A 3.30am alarm call wakes us, disgustingly tired. A very sleepy-looking taxi driver is waiting outside to wind and wend us through Delhi’s maze to the airport, the legendary Himalayas our destination.
The flight to Leh, Ladakh begins in darkness, but within minutes the sun is rising over a fleece of fluffy white clouds stretching north to the instantly visible mass of the world’s highest mountain range. Our plane draws closer until their rocky tips peak and trough like whipped-up meringue directly below us, past the wings and out to the horizon, as far as the clouds will let us see. We sit mesmerised, our tiny, inferior human-selves gazing over cloud-filled valleys and snowfields dominated by ancient snow-capped giants, the whirr of the plane a measly soundtrack for what lies below.
Leh, Ladakh itself sits at around 3505m above sea level and touching down at such altitude can be quite a shock to the system. The neighbouring desert-like mountains form walls to the north, east and south and roads leading out count themselves as the highest motor-able routes in the world. In Universe terms, we’ve barely made a dent, but the Earth’s atmosphere feels significantly closer up here. I look at the fading morning moon, the rural landscape and feel noticeably nearer to space.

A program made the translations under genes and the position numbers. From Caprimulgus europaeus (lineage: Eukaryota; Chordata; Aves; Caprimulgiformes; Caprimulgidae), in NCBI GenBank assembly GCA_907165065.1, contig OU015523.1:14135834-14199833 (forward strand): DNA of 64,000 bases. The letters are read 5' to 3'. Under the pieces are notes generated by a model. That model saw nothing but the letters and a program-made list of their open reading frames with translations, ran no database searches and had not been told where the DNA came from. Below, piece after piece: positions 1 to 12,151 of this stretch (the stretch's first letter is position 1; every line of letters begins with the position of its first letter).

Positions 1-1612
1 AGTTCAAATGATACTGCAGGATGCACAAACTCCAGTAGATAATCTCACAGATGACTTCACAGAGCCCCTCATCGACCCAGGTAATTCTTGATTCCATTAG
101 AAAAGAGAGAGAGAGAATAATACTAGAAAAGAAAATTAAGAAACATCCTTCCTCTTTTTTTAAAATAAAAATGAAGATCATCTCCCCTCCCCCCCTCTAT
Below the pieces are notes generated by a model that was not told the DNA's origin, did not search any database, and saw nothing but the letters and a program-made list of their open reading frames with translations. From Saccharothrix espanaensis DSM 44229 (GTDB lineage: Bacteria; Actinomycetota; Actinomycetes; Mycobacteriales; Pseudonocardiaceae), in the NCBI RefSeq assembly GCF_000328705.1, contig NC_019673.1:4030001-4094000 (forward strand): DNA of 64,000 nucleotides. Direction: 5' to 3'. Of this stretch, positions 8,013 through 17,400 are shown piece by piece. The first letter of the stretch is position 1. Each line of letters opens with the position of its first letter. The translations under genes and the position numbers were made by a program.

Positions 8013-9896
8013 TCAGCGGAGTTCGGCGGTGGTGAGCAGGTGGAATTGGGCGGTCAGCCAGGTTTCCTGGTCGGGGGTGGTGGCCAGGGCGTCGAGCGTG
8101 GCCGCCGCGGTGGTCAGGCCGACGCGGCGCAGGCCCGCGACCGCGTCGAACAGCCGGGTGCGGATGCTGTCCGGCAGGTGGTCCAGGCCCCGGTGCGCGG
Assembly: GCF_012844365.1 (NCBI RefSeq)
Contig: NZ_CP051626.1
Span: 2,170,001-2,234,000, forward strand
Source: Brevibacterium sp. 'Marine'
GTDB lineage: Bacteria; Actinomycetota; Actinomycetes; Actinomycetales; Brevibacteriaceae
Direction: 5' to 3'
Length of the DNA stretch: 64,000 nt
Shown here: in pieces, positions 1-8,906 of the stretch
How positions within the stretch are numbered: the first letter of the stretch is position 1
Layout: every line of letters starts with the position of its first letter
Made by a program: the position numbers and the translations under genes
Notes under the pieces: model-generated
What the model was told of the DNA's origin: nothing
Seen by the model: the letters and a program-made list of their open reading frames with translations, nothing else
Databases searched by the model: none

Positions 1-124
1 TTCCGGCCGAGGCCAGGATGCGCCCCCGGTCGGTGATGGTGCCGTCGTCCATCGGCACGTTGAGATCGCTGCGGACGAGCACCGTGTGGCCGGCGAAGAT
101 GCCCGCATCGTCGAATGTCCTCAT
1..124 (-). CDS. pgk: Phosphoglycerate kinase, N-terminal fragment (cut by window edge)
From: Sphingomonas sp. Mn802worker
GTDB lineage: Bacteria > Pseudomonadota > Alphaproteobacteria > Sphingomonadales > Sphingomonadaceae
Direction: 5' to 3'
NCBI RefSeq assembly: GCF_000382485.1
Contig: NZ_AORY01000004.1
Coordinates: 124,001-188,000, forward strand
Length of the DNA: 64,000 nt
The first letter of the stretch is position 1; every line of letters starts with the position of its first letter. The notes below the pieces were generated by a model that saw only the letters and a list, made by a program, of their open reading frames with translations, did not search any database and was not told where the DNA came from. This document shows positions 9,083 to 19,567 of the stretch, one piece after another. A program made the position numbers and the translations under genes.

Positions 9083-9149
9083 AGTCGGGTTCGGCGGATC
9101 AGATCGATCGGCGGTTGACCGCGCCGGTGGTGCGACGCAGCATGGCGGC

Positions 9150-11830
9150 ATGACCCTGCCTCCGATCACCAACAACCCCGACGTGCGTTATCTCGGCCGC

On arrival we make our way through the rubble-strewn streets to the Old Ladakh Guest House which has warm rooms and a rooftop terrace with jaw-dropping, panoramic views to the ruins of the Leh palace and surrounding peaks. Feeling short of breath and weary, we fall asleep at 9am and rise at lunchtime, by which point the cold morning (6 degrees) has been replaced by a sunny, hot, clear-sky day. Our bodies unacclimatised to life at such height, show their disgruntlement in the form of banging headaches. Our room has an ensuite…bucket shower, which we douse ourselves in before plodding (this pace is all we can muster) into the small, quiet town. Alleyways brim with interesting artisan crafts punctuated by turquoise jewellery and unassuming, respectful people – such a contrast from the crazy hustle of Delhi. Even though we’re on the Indian side of the border, the vibe is positively Tibetan.
We while away the afternoon, eating momos (a kind of dumpling) with vegetables and cheese for lunch which takes hours to arrive but is tasty when it finally does. Prayer flags flap in the breeze as we drink, sketch, read at a roof top terrace in the sunshine, surrounded by ornate rooftops and glorious views. Late in the afternoon, as the shadows start dripping from the haystacks, we search out a cheaper guest house for the next night, picking one with a vibrant flower garden, quiet, rural feel and a room with views that fall across fields and rice paddies to the dry rising massif of snowy Stok Kangri.
The sinking sun leaves us contemplating this beautiful, remote, peaceful place in the light of a blindingly bright moon.